Myron A. Semack
Thursday, June 3, 2004

Interesting rebuttal to the article.

Myron A. Semack
Thursday, June 3, 2004

I don't recognise any of the things he describes in his opening paragraph.

These passages caught my eye:

"Microsoft is so concerned about Windows XP security that it will likely give away its next upgrade to fix vulnerabilities and make it easier to deliver future fixes automatically."

It's a service pack. Service packs are free.

"To comprehensively address security issues, Microsoft has said it is building Longhorn from the ground up. Any time you start building an operating system from scratch, you create all sorts of unanticipated problems."

Eh? When have Microsoft said this? Any JOS'er knows that re-writing from scratch is a recipe for disaster and MS do too.

John Topley (
Thursday, June 3, 2004

"Any time you start building an operating system from scratch, you create all sorts of unanticipated problems"

Yes, this is true. Linux is creating all sorts of problems for Microsoft.

Linus Snorvalds
Thursday, June 3, 2004

This article does sound dated. I found Windows 2000 to be rock solid with half-decent drivers, and I have never, ever had a single lock-up or unpleasant event beyond the trivial on XP. Couple that with the fact that XP boots insanely fast and I really don't know where this is coming from. I will say that Outlook 2003 has unceremoniously dumped on a me a couple of times, but it's about 500ms until it's open again (and it has never corrupted data).

Dennis Forbes
Thursday, June 3, 2004

I agree with Dennis (we agree on almost everything except Exceptions!)

Windows 2000 and up are very solid operating systems.  Very very solid.  As solid as anything out there.  Mac OS X, on the other hand, has been a lot less solid for me.  For the time that I had a iBook I had nothing but problems.  Can't blame the drivers for that...  ;)

Almost Anonymous
Thursday, June 3, 2004

Given enough time and energy, our computer technology *will* mature to great stability.  Right now people quickly forget how incredible of a task it is to stabilize such a massive cohesion of PC's.  And I applaud MS for aiding the progress into the level of usability we have today and no doubt into the future.  Think others can do better?

OSX:  ha!
Linux: ha! ha!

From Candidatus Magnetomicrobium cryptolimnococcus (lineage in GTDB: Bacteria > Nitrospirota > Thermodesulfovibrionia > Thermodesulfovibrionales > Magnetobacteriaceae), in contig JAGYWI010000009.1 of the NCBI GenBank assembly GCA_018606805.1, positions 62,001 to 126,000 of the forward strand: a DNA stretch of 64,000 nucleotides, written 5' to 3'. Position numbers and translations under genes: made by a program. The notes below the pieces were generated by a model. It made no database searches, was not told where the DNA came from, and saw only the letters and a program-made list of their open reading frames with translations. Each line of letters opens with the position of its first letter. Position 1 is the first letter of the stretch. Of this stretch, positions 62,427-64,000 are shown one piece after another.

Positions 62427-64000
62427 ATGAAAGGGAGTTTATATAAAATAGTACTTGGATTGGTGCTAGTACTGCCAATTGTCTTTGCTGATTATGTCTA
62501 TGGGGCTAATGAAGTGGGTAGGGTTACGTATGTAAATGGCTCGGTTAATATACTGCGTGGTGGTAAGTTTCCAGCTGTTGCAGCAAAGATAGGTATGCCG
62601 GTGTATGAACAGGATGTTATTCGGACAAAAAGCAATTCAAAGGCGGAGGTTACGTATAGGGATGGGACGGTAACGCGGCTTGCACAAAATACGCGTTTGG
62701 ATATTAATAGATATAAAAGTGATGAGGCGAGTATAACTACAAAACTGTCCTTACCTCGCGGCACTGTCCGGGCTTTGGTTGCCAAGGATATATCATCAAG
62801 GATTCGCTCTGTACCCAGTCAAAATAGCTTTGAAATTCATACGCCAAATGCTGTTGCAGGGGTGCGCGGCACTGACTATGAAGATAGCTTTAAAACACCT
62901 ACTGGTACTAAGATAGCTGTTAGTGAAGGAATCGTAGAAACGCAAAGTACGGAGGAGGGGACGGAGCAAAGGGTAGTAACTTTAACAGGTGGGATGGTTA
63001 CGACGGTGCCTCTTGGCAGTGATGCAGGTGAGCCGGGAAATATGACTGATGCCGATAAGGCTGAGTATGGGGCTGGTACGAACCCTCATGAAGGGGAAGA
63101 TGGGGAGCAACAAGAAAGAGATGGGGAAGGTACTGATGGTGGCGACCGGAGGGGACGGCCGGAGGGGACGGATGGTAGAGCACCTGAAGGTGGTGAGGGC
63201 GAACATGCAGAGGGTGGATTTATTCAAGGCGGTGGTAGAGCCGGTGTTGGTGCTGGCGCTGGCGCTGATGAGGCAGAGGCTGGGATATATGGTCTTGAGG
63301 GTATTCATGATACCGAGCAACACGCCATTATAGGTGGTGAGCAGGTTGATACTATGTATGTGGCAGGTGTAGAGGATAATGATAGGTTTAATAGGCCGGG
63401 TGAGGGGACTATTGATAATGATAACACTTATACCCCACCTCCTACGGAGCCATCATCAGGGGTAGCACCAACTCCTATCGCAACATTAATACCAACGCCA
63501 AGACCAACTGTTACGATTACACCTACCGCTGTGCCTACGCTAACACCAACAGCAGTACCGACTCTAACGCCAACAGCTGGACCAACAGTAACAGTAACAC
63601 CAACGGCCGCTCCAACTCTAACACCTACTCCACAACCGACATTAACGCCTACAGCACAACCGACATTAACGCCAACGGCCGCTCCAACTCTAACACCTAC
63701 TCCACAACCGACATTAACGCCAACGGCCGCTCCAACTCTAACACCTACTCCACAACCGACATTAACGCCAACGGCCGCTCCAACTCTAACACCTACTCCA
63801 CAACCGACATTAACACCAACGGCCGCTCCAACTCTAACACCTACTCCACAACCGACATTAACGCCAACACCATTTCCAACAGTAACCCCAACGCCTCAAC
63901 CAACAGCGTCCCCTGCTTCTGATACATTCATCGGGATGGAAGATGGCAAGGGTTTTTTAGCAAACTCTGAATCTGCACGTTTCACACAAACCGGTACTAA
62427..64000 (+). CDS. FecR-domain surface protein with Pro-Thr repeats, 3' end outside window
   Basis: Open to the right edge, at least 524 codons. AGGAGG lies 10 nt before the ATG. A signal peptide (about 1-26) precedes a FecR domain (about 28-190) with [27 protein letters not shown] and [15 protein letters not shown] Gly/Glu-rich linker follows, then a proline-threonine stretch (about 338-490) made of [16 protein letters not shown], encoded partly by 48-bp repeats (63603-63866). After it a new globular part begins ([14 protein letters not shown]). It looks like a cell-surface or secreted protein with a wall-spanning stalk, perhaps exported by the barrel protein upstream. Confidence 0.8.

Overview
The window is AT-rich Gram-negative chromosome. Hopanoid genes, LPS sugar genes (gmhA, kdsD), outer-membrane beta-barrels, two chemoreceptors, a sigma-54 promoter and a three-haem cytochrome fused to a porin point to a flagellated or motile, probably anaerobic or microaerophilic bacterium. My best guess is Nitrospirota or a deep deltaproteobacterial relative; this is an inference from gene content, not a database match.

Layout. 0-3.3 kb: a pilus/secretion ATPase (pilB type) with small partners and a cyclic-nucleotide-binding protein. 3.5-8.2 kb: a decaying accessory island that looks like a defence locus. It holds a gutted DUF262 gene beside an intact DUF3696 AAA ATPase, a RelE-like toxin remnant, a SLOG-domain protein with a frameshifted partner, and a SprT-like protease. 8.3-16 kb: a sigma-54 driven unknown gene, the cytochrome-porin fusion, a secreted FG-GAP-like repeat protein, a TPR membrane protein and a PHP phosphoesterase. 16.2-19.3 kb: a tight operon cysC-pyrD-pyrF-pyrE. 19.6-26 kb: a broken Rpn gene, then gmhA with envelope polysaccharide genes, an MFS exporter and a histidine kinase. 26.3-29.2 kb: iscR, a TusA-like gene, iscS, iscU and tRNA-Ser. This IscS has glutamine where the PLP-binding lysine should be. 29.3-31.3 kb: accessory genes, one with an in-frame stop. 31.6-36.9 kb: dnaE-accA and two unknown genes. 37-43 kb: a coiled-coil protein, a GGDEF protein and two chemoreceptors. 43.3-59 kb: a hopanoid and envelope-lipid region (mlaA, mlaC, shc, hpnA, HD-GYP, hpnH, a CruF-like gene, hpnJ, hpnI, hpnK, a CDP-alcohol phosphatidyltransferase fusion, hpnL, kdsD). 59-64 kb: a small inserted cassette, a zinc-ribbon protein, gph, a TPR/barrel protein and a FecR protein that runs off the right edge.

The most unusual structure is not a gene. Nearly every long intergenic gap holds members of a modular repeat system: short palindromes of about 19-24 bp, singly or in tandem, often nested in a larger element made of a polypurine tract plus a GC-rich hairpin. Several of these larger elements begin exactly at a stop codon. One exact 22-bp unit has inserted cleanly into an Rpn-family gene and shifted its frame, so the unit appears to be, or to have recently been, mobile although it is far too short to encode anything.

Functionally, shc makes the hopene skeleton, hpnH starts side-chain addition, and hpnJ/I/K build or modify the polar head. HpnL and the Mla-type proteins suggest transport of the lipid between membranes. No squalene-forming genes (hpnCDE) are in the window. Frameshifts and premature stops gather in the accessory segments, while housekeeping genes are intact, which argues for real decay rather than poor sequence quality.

Others:  ha! ha! ha!

There is a bigger picture here and while there is a case for everything and they all have their evils about them, let's not forget that worse people could have taken the helm.

Thursday, June 3, 2004

Personally I expect more from MS. They apparently hire only the finest (not me) and they are super rich, one would think their products would be better. However,  I gotta say that my experience with XP and 2000 and NT before that was pretty darn good .. once I had good hardware (I take the lego aproach) I never got the BSOD which I'd get with NT and I never recall getting that with XP or 2000.  At home I use a linux workstation. Guess what .... I manage to freeze my xwindows sessions (granted, I can usually then ssh in from another box and shut that down ) but I usually just reboot. I've even brough the box to a halt on the command line. And as better as all the GUI stuff has gotten it's still not as clean as the windows environment imho .

Thursday, June 3, 2004

Well, I use XP with Office 2003 and I have no problems with it. No hanging, no lockups. I'll go for days without rebooting and that's on my development machine.

Not sure how people can say Microsoft doesn't innovate. They spend millions to keep the Microsoft Research Center running and their products are constantly changing and improving.

That isn't to say that they couldn't do better, but I don't view Microsoft as sluggish, lazy company ala GM in the 60's.

Mark Hoffman
Thursday, June 3, 2004

Yeah, the author of the article demonstrates ignorance.  But I agree with his central point that clinging to Windows and Office is holding Microsoft back in other areas.  From my outsider's perspective it seems like MS is trying to figure out what to do once the Windows/Office revenue streams slow down.  Of course I'm not sure anyone knows the answer to that because if they did they certainly wouldn't be telling people about it, they'd sell it themselves.

Thursday, June 3, 2004

Microsoft is currently FIRE and MOTION and full FUD ahead.  Gotta convince us all that they have what we want.

They don't
Thursday, June 3, 2004

> Simply put, NT-based versions of Windows do not crash, unless you have faulty hardware or a buggy driver.

Right, so which installations have the buggy drivers then, is it all of them?

Dr. Bashier
Thursday, June 3, 2004